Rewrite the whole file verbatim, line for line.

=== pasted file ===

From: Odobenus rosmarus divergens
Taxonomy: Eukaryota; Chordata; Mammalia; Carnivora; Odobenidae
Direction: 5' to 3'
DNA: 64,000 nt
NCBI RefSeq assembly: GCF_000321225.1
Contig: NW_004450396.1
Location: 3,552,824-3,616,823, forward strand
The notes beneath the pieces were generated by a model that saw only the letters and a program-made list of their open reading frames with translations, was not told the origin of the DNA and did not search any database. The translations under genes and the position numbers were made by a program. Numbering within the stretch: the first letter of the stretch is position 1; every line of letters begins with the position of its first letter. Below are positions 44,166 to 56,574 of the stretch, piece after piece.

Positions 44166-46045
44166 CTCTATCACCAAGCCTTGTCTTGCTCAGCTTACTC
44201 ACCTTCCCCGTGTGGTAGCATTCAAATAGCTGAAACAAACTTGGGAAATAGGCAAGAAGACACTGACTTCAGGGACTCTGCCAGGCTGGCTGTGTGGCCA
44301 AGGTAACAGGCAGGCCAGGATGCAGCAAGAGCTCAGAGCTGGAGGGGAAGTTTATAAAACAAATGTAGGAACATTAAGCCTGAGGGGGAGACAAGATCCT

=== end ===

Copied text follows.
From: Odobenus rosmarus divergens
Taxonomy: Eukaryota; Chordata; Mammalia; Carnivora; Odobenidae
Direction: 5' to 3'
DNA: 64,000 nt
NCBI RefSeq assembly: GCF_000321225.1
Contig: NW_004450396.1
Location: 3,552,824-3,616,823, forward strand
The notes beneath the pieces were generated by a model that saw only the letters and a program-made list of their open reading frames with translations, was not told the origin of the DNA and did not search any database. The translations under genes and the position numbers were made by a program. Numbering within the stretch: the first letter of the stretch is position 1; every line of letters begins with the position of its first letter. Below are positions 44,166 to 56,574 of the stretch, piece after piece.

Positions 44166-46045
44166 CTCTATCACCAAGCCTTGTCTTGCTCAGCTTACTC
44201 ACCTTCCCCGTGTGGTAGCATTCAAATAGCTGAAACAAACTTGGGAAATAGGCAAGAAGACACTGACTTCAGGGACTCTGCCAGGCTGGCTGTGTGGCCA
44301 AGGTAACAGGCAGGCCAGGATGCAGCAAGAGCTCAGAGCTGGAGGGGAAGTTTATAAAACAAATGTAGGAACATTAAGCCTGAGGGGGAGACAAGATCCT